By on December 16, 2019


Cadillac’s upcoming next-generation Escalade is garnering plenty of headlines ahead of its reveal, and not just because of leaked shots showing a very Escala-like take on the Chevrolet Suburban/Tahoe.

Redesigned from the ground up for the 2021 model year, General Motors’ full-size, body-on-frame SUVs aim to top the current crop in both refinement and interior room, and the pinnacle of that lineup will be no different. Cargo volume aside, we now know for sure it’ll top challengers in at least one measurement: screen size.

The General’s luxury brand is busy touting the Escalade’s whopping 38-inch curved OLED screen in the lead-up to its public debut. That unveiling, by the way, will take place February 4th in Los Angeles, with the premiere tied closely to Oscar night. Expect a barrage of marketing on Hollywood’s big night.

Stretching uninterrupted across the full width of the instrument cluster and center stack, the immense screen is said to boast resolution twice that of a 4K television, with color that’s especially vivid. It might rival the windshield for entertainment and useable info, too. Let’s hope the brightness adjustment doesn’t crap out.

In contrast to the Escalade, Chevy’s Tahoe and Suburban make do with an upgraded 10-inch touchscreen.

“From the highway to the big screen, the Escalade has been embraced by drivers and fans around the world,” said brand president Steve Carlisle in a statement related to the gimmicky tie-up. “We’re excited to introduce the 2021 Escalade during Oscars week in February.”

With the Detroit auto show moved to the summertime, it would seem that Oscar night has become a stand-in for the dead-of-winter trade show. GM started the SUV-Hollywood connection earlier this month, successfully (and unexpectedly) securing a star on the Hollywood Walk of Fame for the Suburban.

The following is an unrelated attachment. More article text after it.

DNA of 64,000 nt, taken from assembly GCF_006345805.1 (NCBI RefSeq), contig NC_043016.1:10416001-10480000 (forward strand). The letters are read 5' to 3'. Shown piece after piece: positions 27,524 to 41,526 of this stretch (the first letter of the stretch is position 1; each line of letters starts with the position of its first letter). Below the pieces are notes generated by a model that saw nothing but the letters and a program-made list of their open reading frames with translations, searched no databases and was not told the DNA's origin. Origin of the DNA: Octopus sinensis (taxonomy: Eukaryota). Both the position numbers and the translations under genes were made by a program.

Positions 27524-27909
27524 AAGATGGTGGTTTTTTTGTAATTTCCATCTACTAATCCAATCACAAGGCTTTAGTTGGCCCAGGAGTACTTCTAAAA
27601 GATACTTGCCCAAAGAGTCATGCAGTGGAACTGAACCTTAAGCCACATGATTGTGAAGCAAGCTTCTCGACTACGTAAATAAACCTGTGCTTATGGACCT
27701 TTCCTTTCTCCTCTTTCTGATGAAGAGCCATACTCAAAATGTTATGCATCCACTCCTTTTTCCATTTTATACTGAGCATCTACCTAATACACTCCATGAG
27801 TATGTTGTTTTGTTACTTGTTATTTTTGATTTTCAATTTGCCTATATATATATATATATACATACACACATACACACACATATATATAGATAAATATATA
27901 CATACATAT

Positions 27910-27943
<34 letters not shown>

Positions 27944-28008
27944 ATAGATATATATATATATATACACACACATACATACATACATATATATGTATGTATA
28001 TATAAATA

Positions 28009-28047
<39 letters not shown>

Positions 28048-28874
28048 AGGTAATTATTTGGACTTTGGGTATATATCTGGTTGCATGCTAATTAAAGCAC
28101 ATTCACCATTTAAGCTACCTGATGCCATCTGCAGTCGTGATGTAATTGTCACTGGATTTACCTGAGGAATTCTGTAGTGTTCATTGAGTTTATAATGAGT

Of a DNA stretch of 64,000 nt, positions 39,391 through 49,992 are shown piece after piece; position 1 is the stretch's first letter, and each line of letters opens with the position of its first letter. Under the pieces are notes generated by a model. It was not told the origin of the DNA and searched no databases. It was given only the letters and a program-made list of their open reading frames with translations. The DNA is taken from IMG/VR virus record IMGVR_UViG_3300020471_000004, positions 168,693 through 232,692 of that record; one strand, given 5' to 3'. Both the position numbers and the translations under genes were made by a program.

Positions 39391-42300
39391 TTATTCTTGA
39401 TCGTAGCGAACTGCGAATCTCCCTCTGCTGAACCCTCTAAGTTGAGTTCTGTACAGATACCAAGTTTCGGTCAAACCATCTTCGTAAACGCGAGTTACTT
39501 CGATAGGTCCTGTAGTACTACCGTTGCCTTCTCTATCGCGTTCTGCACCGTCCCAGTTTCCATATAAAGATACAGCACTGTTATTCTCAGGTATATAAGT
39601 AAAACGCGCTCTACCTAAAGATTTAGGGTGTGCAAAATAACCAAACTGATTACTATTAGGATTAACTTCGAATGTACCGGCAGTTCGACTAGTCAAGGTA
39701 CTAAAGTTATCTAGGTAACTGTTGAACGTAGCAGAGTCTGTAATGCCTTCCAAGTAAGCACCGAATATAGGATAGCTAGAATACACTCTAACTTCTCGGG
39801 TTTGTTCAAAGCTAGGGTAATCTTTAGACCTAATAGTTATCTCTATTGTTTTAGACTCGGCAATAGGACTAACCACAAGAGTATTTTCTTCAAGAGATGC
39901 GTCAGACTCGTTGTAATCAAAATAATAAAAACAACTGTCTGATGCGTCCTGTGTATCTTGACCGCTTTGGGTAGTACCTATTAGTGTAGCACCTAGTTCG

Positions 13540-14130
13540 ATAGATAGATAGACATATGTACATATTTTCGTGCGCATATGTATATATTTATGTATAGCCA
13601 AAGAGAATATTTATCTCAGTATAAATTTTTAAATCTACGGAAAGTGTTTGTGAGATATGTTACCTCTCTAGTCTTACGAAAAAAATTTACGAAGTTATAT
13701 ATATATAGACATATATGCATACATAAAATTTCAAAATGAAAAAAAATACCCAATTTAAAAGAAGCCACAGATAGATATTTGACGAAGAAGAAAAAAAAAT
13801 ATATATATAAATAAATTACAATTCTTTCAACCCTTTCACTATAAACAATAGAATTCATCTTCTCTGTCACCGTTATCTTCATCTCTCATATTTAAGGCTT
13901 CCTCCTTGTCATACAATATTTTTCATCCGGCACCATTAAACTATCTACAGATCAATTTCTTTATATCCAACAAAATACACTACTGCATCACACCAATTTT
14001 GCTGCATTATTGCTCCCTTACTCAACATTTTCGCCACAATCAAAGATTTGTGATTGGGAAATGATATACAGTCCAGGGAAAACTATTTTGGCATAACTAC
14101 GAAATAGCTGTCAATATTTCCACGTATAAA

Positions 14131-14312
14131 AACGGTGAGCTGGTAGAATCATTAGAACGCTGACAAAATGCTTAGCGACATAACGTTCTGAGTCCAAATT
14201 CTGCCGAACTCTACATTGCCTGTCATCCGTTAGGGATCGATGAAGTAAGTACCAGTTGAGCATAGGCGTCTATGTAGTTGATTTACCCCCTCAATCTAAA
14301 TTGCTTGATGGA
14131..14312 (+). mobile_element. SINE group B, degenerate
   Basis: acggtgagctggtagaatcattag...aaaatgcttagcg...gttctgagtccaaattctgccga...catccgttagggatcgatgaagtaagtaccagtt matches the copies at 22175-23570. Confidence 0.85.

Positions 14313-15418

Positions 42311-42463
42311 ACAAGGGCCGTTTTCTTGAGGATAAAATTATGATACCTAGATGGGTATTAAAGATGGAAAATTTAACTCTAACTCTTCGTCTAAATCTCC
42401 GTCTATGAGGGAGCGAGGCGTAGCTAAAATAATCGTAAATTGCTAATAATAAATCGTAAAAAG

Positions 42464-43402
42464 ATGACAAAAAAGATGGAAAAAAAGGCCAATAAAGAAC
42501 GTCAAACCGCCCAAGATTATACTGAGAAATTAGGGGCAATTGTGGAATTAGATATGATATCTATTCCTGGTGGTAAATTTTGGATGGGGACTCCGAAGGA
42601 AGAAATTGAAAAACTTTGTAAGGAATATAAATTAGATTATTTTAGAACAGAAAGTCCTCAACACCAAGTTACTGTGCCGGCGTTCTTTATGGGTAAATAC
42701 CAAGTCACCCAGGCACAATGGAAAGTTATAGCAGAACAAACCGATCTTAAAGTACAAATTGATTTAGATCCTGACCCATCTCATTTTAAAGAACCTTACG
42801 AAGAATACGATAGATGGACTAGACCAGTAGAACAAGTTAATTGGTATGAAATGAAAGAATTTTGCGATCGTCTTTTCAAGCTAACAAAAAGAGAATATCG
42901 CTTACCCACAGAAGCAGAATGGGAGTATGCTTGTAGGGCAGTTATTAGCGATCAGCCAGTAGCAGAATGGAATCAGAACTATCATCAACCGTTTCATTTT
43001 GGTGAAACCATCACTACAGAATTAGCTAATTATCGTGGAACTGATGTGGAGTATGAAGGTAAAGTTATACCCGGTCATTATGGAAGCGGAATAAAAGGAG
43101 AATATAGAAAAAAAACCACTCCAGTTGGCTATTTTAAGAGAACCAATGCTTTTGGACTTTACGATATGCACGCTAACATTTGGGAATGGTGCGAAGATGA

Late last week, Carlisle predicted the Escalade would end the year as a best-seller in the full-size premium SUV segment, with GM CEO Mary Barra telling Motor Trend, “I’m very confident about the next generation of Escalade. Let me just put it that way.”

While Lincoln’s Navigator, all-new for the 2018 model year, is a newer and more refined vehicle than the Escalade, Caddy’s big guy needn’t worry about letting Carlisle down. Despite sales dropping 2.8 percent through the end of the third quarter, Escalade volume remains double that of the Navigator. At the end of September, Escalade sales comprised 26,535 units; Navigator volume stood at 13,201, up nine-tenths of a percent from the previous year.

Ford didn’t help the Navigator’s appeal or name recognition by leaving the model withering on the vine for many a year, thus giving Cadillac an edge. Neither the Navigator nor other high-end full-size SUVs give GM brass many sleepless nights, apparently.

“Yes, there are many competitors coming into the segment, but I think Escalade has a special place and will again exceed people’s expectations with the next model,” Barra said. “It’s iconic.”

That assertion will be put to the test on February 4th.

[Image: General Motors]

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15 Comments on “Cadillac Teases Giant Escalade Screen Ahead of February Reveal, Predicts Future Sales Supremacy...”

  • avatar
    Master Baiter

    Aspiring rappers rejoice.

  • avatar


    “Barra said. “It’s iconic.””

    Not really, its the only thing you sell that will still run in six to seven years. Also the only thing you sell which has any resale, yet -and I’ve seen the numbers- the ESV version tends to go 5K over Suburban in like 3 MY, short version does a little better last I checked.

  • avatar

    Wow, that screen is just so cute. Can’t think of a very good use for it, but it sure has … a lot of pixels.

  • avatar

    [in Yoda voice] Begun the screen wars have.

    I think we can all blame Tesla for this. It seems the new default way to make your ride desirable is putting in a massive screen. I assume the passenger side has no screen so (sadly) we have yet to reach peak screen. Also why bother with a windshield, just put a huge screen there too. Maybe via a VR app that makes it look like your driving someplace nicer then you are. I know… don’t give the OEM any ideas.

  • avatar
    Car Ramrod

    Can’t wait to see these rattling along the highways in a few years time, complete with dulled chrome, peeling wheels faded paint, and hanging, scuffed bumpers. I think these might be sadder than a past-prime 7 series/S class as they age.

  • avatar

    OK, forget it, I’m done complaining. You win, Mary. I’m going to buy two of these. GM is awesome!

  • avatar